In our democratic society, the media and its news coverage is a significant tool for knowledge influencing public opinions and awareness. By managing the visibility (Chouliaraki) of global issues the media can help or hinder the process of becoming global citizens.
Where the media is concerned, there is often a grapevine that exists between an event occurring and the publics understanding of this event. The grapevine consists of “journalistic routines and standardised procedures” (Dr Sukhmani Khorana lecture). The stories are being chopped, mixed, and minced into a juicy “narrativised” piece of journalism.
The reason news organisations and editors follow a specific format or procedure when producing stories is simply because it works. The prioritisation, organisation, and narrativisation, of these stories are “determined by pre-existing news agenda and modes of operation” that captivate more readers for longer. (Peter Lee Wright)
So we have two problems:
a) News values, and news frames are pre-prioritising our knowledge of the world around us.
b) Consumers of news are structuring this framework by responding more enthusiastically with these formats of news.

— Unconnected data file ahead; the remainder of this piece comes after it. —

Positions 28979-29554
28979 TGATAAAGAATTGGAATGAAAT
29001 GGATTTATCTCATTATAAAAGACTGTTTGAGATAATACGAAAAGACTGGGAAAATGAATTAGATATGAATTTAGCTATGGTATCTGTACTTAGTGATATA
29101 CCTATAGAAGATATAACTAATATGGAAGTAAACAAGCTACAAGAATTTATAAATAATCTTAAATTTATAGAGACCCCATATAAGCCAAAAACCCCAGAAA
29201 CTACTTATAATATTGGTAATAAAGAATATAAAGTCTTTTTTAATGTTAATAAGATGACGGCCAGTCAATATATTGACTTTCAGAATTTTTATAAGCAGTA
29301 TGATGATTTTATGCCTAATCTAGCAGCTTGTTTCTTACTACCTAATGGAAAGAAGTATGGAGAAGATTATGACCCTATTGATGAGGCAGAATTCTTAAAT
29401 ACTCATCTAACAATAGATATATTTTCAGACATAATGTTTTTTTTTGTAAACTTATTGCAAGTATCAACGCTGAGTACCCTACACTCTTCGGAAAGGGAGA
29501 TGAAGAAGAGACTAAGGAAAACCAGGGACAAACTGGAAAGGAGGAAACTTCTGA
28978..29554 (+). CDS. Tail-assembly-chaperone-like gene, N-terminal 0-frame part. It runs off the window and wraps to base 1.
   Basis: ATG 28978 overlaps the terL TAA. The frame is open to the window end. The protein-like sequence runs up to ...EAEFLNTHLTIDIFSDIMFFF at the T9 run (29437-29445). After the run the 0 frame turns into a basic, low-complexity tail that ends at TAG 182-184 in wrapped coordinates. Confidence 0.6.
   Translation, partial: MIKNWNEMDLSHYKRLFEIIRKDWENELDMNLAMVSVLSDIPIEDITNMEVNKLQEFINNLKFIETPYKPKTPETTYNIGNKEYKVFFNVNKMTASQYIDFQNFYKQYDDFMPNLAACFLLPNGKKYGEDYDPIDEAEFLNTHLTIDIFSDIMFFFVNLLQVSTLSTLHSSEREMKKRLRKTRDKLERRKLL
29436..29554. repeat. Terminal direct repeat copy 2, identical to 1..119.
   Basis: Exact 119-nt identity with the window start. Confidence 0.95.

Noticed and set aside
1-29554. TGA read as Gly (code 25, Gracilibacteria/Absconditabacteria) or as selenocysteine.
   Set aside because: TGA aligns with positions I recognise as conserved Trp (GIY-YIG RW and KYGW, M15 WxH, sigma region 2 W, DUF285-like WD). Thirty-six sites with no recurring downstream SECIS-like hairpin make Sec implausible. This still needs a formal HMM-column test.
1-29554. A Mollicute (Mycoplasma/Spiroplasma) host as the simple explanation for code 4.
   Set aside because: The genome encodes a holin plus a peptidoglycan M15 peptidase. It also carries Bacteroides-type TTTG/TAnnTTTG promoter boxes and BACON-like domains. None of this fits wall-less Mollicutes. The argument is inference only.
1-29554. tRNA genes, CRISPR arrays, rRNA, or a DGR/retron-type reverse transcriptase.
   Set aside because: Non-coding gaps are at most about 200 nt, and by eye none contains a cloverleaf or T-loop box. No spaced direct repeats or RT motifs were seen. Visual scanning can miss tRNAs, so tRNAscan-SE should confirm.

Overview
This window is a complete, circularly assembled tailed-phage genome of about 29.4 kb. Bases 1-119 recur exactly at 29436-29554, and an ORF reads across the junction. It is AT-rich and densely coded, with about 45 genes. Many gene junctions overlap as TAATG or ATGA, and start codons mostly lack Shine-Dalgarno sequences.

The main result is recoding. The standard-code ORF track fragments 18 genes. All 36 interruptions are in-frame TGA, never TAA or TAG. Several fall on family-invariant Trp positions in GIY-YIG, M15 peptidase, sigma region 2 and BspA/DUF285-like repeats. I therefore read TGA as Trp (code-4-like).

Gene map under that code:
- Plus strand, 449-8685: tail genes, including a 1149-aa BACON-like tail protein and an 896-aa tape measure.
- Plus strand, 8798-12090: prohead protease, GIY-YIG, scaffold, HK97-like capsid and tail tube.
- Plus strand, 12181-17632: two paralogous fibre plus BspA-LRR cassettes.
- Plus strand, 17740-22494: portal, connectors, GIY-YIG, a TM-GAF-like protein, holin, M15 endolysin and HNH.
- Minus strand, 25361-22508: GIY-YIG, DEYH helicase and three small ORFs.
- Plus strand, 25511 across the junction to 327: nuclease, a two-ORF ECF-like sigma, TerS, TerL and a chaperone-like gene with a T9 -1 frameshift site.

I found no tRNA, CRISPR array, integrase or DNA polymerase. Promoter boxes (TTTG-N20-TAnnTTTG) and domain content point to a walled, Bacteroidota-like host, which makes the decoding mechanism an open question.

With media platforms such as twitter and facebook it is easier now to measure what stories generate the most ‘buzz’ or level of engagement from the public. Unfortunately it seems to be the closest in ‘cultural proximity‘ deeming certain stories the most relevant. The news of Kim Kardashians cat dying in 2012 became the feature article of various news outlets. One has to consider what stories this was replacing….
It is hard to determine whether the media creates our priorities or is a reflections of societies already existent predisposition. But this problem wouldn’t need to be argued if there wasn’t the risk of a misguided public opinion. News values vary from culture to culture, so the cultural gaps between nations is able to widen through the media and its news. In this modern age where globalisation is key to an ‘ultimate utopia’, a globally standardised way of prioritising and presenting news should be the goal. However we are far from the ‘global village’, that is why it is becoming more and more important to be an active global citizen, engaging in the global news, but contributing to it aswell, and relying on our own capabilities to seek out global news stories to form personal opinions.
Chouliaraki, L. (2008) ‘The symbolic power of transnational media: Managing the visibility of suffering’. Global Media and Communication, vol. 4, no. 3, pp. 329-351.